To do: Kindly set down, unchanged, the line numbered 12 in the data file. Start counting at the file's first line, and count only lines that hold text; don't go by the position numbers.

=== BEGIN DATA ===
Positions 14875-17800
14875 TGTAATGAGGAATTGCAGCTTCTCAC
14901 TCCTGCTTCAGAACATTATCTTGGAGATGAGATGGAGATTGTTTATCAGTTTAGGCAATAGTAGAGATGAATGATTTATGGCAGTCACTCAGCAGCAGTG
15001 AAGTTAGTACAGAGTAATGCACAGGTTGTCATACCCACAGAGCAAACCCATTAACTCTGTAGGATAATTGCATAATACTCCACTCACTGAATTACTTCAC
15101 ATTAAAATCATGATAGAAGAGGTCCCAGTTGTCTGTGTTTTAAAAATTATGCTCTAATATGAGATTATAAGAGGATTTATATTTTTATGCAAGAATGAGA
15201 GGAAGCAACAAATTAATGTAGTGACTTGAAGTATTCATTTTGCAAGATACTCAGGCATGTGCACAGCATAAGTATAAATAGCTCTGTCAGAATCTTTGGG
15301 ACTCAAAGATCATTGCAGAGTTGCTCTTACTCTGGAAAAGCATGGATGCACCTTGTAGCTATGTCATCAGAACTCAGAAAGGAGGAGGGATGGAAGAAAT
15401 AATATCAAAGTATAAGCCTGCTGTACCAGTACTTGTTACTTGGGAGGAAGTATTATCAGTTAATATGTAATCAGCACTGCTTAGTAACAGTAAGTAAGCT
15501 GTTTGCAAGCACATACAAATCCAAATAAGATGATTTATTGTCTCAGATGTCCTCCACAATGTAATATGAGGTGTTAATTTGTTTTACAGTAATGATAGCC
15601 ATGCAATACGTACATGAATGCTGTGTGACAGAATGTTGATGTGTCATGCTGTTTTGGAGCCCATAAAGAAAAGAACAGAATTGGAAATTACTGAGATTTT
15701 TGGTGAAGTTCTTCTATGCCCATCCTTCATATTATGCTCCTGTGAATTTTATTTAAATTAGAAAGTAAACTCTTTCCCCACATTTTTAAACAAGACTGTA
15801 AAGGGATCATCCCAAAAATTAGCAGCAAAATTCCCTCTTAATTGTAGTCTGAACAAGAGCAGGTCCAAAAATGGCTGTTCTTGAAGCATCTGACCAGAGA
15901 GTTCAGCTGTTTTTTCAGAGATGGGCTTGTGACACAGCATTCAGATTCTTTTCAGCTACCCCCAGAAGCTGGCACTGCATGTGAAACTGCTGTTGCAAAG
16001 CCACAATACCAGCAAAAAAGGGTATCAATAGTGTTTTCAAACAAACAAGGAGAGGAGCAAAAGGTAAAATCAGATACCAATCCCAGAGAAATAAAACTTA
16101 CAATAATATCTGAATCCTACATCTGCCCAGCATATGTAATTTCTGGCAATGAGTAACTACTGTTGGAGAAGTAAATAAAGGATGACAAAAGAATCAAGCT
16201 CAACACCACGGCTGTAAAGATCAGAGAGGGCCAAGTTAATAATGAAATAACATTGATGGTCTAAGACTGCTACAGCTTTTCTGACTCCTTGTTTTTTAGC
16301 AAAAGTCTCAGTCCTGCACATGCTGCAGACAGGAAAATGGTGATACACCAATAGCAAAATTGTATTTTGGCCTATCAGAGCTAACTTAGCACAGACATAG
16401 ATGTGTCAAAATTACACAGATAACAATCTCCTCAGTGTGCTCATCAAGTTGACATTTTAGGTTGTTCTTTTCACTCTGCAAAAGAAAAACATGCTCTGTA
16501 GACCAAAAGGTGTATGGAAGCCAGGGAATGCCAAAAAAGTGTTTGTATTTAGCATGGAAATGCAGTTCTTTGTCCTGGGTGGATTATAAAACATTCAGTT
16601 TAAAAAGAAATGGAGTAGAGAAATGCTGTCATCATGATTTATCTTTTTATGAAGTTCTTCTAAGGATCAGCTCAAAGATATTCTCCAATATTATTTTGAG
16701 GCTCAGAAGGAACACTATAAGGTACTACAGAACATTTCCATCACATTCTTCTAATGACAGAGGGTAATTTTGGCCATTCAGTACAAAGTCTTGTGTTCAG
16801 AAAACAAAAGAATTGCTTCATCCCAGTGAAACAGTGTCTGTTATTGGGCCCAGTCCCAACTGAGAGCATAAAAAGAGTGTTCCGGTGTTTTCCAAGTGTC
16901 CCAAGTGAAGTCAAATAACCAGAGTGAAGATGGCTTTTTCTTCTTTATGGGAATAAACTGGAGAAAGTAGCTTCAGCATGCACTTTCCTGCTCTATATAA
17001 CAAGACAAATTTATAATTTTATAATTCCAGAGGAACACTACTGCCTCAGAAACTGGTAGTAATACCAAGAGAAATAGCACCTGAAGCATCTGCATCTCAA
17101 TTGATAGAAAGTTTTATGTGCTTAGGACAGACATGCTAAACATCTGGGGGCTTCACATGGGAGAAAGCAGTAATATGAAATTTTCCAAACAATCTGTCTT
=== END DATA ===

15801 AAGGGATCATCCCAAAAATTAGCAGCAAAATTCCCTCTTAATTGTAGTCTGAACAAGAGCAGGTCCAAAAATGGCTGTTCTTGAAGCATCTGACCAGAGA